Inorganic Chemistry

Structure and Bonding

What is crystallography?

Crystallography is the study of the arrangement of the atoms in a solid material. Today, this term generally refers to methods that rely on the patterns of photons (commonly, X-rays), neutrons, or electrons that are diffracted after impacting a sample. The patterns of the diffracted radiation or particles can be interpreted to determine the structure inside the crystal. The interpretation of the diffraction patterns to yield a chemical structure is by no means a simple task, but crystallographers have been doing this for a long time and it has become a commonplace technique. Crystallographic methods have been used for decades to study the structures of inorganic solids and organometallic complexes.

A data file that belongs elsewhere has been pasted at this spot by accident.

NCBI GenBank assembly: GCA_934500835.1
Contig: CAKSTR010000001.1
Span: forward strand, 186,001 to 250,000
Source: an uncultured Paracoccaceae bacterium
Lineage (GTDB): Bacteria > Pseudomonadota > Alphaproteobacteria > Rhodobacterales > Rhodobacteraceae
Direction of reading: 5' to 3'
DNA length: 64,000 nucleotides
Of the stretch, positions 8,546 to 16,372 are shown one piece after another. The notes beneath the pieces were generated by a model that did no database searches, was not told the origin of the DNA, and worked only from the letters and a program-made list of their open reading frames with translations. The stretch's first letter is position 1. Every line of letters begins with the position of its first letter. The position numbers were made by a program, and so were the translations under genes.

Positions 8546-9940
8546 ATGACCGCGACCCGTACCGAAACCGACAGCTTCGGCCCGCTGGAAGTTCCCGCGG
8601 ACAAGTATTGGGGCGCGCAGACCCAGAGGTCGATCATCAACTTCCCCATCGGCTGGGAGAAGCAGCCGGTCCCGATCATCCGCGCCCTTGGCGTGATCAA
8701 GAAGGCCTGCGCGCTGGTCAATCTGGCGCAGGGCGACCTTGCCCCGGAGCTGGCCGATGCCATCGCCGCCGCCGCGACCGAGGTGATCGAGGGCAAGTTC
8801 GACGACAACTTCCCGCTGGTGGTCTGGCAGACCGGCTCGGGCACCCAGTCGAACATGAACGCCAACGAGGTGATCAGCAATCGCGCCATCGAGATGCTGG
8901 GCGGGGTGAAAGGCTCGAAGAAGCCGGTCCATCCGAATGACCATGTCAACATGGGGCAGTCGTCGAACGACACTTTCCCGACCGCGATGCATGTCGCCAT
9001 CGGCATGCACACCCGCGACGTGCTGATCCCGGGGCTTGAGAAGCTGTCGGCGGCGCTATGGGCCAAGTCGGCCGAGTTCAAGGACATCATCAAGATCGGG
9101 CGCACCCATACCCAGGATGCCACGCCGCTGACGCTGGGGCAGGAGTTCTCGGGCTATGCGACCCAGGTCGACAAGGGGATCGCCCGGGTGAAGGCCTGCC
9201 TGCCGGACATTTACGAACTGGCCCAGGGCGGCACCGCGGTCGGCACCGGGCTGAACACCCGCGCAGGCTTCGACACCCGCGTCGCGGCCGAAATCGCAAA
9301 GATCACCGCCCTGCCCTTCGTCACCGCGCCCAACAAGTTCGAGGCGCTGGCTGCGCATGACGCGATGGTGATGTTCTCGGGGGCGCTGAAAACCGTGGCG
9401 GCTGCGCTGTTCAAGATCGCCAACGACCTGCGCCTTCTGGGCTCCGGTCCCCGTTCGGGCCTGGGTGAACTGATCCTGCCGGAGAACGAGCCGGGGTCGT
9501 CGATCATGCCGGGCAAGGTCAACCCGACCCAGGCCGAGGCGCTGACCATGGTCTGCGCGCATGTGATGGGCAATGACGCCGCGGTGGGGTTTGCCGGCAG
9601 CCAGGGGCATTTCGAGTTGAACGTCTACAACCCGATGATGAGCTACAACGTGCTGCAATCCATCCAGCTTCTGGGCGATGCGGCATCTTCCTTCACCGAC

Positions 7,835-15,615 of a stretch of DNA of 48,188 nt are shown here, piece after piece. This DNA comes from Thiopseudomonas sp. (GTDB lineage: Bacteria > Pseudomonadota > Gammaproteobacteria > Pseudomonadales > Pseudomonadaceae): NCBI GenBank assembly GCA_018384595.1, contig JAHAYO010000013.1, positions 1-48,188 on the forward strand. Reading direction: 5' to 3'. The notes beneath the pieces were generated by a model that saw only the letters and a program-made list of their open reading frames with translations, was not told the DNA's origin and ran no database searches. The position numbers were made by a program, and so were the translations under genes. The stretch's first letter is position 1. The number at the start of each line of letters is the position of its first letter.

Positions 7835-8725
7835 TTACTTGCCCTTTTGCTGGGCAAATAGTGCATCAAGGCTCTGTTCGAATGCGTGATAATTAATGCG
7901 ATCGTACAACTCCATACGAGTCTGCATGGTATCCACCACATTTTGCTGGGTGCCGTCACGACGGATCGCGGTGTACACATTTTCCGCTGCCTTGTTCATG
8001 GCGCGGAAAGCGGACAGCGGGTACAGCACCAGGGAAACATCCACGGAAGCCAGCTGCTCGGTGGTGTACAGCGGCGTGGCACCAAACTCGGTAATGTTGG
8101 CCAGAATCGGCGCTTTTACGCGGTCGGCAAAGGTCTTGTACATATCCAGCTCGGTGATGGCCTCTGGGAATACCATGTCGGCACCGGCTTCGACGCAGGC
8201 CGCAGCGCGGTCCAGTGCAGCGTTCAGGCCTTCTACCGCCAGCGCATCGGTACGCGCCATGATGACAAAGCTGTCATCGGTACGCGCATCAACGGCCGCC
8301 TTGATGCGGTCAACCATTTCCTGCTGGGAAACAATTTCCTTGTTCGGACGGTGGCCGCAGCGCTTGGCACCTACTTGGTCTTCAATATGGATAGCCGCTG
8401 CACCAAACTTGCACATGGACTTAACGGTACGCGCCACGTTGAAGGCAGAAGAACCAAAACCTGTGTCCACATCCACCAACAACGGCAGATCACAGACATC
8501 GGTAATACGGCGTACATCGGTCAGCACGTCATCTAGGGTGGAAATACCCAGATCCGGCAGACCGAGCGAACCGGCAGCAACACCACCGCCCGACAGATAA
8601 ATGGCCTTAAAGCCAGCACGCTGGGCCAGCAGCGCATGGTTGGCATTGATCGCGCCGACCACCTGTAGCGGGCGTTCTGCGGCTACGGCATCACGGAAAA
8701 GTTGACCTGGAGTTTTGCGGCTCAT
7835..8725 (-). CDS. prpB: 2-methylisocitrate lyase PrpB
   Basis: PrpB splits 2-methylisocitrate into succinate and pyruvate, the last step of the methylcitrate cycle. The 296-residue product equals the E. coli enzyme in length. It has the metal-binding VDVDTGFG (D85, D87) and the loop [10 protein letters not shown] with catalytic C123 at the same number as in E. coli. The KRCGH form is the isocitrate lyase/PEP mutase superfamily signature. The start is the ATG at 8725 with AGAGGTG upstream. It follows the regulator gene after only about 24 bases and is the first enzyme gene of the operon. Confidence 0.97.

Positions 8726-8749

We point out that, while crystallographic methods are commonly used to study inorganic compounds, they have also frequently been applied for studying other types of molecules as well, including biomolecules. While it can often be difficult to obtain a crystalline sample of a biomolecule, such as a protein, crystallography can be extremely useful in deducing protein structures.


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